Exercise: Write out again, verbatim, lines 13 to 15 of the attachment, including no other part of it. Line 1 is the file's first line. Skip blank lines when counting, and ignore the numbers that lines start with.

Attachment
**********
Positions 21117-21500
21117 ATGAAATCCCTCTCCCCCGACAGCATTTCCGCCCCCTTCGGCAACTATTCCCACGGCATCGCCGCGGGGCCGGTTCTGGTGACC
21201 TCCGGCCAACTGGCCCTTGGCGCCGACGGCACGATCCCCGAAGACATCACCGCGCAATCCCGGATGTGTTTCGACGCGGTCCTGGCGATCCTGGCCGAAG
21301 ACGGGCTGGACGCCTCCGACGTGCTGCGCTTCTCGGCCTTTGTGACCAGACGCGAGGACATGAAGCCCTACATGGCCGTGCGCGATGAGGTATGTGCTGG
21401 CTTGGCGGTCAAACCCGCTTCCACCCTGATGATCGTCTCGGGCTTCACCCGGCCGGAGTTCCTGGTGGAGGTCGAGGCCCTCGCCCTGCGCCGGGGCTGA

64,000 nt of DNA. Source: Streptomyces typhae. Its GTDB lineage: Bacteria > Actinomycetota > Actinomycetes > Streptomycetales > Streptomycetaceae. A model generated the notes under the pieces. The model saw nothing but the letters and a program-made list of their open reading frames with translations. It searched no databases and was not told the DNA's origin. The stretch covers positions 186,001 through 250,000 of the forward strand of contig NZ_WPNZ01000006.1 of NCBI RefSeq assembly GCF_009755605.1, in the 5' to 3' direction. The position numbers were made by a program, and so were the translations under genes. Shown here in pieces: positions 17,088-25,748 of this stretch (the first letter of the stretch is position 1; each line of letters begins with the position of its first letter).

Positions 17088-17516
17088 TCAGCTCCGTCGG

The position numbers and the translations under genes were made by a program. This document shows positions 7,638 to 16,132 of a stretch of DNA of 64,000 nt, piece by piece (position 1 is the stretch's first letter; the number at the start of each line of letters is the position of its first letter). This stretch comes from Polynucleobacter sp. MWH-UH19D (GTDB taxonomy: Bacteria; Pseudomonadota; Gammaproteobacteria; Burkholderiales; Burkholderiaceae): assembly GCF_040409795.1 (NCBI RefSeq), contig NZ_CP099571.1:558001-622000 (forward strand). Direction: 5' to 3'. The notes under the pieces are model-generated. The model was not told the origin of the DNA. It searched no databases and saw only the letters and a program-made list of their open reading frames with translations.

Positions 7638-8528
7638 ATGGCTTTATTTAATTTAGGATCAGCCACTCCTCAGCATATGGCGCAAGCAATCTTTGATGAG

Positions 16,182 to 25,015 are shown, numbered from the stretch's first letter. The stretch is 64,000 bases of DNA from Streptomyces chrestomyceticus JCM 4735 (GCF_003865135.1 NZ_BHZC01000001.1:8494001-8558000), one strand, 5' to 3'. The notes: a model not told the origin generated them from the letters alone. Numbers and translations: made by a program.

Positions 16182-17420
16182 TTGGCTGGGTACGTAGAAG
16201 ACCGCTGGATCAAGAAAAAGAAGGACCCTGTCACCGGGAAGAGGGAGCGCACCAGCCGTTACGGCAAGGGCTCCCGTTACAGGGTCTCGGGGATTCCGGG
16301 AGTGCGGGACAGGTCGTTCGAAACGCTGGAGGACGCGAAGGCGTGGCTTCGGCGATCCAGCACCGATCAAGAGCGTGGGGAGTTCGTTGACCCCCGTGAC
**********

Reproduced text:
Positions 16182-17420
16182 TTGGCTGGGTACGTAGAAG
16201 ACCGCTGGATCAAGAAAAAGAAGGACCCTGTCACCGGGAAGAGGGAGCGCACCAGCCGTTACGGCAAGGGCTCCCGTTACAGGGTCTCGGGGATTCCGGG